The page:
As a first step to characterize the T-cell phenotypes of HIV-patients without protective alleles, a 40-marker CyTOF panel has been successfully designed and validated. The panel included 12 markers for discrimination of lineages and memory phenotypes, eight exhaustion markers, five activation markers six cytokines or cytotoxic molecules and two transcription factors. To identify HIV-specific CD8+ T cells, the panel utilizes up to six different peptide-MHC tetramers matched to the HLA-class I allele and responses of each patient. CyTOF tetramer staining, which has only been utilized in few studies so far [4, 5], was adapted for this project including extensive testing of different methods to generate HIV-specific MHC-class I tetramers and design of a protocol to multiplex tetramers by using two metal-markers for each individual tetramer.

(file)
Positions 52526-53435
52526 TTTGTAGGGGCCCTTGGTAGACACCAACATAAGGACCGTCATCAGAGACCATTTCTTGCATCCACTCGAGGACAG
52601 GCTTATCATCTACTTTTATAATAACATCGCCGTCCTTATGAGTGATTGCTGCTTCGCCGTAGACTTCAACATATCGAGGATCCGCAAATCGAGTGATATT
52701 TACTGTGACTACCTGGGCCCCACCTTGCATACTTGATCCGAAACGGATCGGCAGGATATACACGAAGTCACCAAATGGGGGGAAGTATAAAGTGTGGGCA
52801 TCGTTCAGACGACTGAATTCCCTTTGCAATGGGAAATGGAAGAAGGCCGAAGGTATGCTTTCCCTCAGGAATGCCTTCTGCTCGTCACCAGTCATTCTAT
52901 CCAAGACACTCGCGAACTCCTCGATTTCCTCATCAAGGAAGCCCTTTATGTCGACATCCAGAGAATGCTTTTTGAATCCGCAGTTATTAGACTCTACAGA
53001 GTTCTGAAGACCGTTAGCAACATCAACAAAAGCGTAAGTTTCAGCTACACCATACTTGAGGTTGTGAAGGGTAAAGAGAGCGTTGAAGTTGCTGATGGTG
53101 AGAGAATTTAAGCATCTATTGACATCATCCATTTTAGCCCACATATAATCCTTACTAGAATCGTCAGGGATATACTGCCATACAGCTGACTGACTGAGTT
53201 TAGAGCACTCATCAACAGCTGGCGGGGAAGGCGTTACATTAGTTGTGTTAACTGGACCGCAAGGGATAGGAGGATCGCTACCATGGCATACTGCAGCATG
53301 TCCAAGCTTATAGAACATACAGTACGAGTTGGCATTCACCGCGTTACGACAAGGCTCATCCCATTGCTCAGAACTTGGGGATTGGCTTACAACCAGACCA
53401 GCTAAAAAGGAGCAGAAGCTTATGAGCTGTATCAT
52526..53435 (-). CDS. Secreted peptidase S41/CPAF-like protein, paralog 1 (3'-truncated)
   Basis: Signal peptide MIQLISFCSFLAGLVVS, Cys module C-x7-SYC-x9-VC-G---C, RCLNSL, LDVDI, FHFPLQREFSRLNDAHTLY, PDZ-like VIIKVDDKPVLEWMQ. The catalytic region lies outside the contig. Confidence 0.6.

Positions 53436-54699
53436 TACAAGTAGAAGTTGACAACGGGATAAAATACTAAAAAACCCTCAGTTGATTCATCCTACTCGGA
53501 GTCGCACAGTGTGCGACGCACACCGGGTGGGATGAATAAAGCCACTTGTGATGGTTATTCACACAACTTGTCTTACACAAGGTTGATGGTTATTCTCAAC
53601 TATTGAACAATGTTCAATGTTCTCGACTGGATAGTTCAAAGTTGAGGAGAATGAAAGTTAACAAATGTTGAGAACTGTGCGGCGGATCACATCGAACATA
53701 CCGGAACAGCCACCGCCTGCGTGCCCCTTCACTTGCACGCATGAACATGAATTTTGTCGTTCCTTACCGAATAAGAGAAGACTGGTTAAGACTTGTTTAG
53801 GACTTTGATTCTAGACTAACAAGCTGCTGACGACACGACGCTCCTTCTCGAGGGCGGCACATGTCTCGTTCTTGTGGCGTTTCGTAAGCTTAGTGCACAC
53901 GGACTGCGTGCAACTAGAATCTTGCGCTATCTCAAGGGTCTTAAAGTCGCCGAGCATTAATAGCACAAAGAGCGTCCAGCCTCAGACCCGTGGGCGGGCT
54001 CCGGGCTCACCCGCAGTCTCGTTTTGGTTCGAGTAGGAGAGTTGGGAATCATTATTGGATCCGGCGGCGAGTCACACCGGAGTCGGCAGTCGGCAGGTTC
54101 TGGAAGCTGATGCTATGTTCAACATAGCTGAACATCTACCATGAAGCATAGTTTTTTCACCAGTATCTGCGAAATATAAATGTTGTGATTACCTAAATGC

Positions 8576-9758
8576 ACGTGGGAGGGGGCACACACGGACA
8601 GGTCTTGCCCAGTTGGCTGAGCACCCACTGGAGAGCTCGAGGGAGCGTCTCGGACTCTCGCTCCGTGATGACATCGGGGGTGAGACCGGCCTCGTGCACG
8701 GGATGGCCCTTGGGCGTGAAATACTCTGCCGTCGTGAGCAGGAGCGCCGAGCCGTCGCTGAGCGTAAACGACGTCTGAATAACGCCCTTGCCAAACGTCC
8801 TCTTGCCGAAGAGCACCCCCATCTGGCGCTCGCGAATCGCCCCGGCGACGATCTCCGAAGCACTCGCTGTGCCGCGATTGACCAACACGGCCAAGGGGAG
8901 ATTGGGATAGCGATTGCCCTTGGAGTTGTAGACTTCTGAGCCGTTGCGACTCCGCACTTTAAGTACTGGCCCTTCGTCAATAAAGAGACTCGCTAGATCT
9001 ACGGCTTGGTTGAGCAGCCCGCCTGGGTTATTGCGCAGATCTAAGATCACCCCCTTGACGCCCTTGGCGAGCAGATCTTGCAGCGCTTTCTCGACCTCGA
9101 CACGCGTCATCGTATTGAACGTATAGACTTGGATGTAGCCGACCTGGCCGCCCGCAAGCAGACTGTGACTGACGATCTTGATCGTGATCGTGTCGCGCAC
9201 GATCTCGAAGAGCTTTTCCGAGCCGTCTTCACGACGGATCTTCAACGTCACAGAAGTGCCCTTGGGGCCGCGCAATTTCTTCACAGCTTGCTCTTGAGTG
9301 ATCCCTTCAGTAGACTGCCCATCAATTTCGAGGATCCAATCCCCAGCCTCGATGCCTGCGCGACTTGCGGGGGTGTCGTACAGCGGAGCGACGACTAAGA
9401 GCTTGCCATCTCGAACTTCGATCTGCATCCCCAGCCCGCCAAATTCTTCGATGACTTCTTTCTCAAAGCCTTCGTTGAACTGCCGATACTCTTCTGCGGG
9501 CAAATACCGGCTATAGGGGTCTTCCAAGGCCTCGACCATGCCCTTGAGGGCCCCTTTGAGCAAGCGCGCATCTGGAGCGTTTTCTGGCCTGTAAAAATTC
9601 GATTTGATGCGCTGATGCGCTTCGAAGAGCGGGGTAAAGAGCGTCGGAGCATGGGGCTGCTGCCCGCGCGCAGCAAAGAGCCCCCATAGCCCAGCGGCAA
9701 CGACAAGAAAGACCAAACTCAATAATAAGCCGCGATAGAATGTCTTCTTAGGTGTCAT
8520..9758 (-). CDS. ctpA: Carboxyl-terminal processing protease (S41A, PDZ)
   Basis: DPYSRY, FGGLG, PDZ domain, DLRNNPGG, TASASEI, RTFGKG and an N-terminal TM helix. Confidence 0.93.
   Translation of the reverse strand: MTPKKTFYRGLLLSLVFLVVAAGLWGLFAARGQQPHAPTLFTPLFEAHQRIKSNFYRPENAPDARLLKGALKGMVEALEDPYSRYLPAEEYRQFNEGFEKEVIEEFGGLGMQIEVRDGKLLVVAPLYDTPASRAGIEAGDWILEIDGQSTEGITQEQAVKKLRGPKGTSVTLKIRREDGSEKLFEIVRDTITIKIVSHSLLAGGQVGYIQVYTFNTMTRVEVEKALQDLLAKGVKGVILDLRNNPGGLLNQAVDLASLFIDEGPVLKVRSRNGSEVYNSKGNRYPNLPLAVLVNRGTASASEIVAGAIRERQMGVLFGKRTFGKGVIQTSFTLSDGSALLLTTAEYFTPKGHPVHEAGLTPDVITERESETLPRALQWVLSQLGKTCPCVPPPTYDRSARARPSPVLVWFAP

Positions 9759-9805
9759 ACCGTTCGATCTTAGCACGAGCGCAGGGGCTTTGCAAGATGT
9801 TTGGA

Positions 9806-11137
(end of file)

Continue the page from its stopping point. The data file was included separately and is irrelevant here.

To identify HIV-specific CD8+ T-cell responses prior to the CyTOF experiments, a flow cytometry-based tetramer pre-screening protocol was also developed during the first phase of the project. In contrast to traditional screening methods like Elispot, this method has the advantage to account for responses more precisely and does only include specific CD8+ T-cell responses against known epitope-HLA combination. Responses of 60 HIV-patients have been mapped this way so far. During phase I of the project, a tetramer library of 42 different specificities (including CMV, EBV and flu epitopes besides HIV) using 20 different HLA-class I alleles was established. This tetramer library allows an unprecedented flexibility to perform flow cytometry based assays, vastly increasing the number of potentially analyzed patients and including rarer HLA-class I alleles, being studied.